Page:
- Accord marks turning point in dispute over farm invasions
- President says ‘historic’ deal shows respect for rule of law
Zimbabwe’s government signed a $3.5 billion deal to compensate White commercial farmers who were evicted from their land two decades ago.
The agreement is a turning point in a dispute that tipped the southern African nation’s economy into freefall by slashing food production and export income, and incurred sanctions from the U.S. and the European Union.
“Today marks a huge milestone,” Andrew Pascoe, president of the Commercial Farmers Union that represents the White farmers, said Wednesday at a signing ceremony in the capital, Harare. “As Zimbabweans, we have chosen to resolve this long-outstanding issue.”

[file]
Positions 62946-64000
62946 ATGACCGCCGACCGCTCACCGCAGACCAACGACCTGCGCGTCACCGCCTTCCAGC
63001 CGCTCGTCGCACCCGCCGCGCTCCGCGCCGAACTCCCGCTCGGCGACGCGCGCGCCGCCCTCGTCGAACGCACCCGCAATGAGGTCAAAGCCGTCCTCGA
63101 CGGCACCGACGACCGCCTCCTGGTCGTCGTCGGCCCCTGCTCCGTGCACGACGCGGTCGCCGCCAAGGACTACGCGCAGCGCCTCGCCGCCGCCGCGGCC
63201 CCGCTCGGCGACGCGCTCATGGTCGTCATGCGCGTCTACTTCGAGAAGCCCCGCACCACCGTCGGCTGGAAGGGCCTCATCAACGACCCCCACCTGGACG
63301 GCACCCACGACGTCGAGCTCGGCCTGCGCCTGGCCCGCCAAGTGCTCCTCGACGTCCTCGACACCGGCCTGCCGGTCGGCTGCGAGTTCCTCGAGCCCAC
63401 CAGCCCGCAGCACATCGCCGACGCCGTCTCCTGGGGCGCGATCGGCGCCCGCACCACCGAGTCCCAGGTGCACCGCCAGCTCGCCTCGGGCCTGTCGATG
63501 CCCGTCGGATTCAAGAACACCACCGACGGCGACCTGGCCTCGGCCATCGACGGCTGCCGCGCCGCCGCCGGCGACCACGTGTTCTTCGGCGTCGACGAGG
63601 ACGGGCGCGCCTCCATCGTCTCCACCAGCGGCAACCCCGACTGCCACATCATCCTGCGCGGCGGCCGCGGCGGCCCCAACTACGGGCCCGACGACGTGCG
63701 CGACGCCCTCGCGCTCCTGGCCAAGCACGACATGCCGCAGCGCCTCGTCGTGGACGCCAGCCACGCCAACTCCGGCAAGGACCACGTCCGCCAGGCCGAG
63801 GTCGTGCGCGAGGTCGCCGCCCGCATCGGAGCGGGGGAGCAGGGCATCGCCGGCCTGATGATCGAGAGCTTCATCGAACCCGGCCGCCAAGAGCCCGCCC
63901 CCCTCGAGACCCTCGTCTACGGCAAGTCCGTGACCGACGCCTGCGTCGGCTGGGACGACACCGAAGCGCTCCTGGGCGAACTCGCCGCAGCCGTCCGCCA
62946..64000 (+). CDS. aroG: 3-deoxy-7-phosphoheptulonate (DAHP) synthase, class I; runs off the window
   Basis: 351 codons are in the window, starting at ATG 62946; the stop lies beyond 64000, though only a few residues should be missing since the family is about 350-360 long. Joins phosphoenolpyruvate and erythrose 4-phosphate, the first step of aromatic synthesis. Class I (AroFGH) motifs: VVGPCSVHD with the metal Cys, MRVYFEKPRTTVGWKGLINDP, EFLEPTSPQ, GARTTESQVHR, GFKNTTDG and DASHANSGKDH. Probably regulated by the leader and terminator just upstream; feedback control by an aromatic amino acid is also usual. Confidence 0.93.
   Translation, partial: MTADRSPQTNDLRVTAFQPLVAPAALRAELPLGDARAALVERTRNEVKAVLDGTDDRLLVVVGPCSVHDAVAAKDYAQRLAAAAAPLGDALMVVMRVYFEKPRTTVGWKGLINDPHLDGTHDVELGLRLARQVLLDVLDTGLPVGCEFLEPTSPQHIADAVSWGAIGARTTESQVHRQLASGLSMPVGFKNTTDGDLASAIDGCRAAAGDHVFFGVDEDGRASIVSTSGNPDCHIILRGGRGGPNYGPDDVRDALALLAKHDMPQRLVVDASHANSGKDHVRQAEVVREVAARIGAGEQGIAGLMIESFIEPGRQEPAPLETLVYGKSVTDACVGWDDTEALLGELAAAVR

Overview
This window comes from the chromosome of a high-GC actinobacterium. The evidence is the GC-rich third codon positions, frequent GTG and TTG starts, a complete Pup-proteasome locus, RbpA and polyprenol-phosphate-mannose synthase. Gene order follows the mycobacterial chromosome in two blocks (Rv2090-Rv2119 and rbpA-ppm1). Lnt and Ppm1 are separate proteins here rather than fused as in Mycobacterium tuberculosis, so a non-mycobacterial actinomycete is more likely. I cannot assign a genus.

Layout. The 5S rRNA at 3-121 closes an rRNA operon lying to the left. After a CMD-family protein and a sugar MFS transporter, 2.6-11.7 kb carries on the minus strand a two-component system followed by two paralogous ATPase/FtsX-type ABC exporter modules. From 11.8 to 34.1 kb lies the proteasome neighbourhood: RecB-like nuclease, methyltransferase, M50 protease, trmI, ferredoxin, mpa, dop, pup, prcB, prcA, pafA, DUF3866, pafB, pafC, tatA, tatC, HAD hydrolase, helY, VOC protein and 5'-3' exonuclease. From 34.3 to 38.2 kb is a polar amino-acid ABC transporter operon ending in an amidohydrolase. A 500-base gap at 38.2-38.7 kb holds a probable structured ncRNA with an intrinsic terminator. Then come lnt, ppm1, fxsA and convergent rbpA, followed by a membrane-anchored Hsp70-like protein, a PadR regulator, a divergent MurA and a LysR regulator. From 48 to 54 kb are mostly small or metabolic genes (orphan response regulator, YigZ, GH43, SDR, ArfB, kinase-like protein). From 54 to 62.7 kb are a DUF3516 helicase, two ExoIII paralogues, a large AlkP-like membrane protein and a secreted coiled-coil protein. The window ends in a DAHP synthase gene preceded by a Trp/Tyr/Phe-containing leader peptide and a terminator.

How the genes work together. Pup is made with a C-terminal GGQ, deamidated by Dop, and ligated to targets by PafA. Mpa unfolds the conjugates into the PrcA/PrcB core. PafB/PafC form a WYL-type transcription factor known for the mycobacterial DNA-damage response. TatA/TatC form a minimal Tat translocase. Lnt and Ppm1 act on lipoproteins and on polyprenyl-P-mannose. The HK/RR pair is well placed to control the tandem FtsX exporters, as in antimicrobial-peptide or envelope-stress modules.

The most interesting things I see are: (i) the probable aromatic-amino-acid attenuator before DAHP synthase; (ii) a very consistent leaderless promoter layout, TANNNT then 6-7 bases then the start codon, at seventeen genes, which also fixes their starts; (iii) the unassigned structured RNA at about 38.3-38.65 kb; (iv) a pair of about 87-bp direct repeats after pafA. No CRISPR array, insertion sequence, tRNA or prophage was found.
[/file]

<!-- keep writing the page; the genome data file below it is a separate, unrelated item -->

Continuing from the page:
It’s unclear how the compensation will be funded at a time when Zimbabwe is in the midst of an economic crisis. The country is battling inflation of more than 700%, besides dealing with shortages of currency, fuel and food, and more than 90% of the population out of formal employment.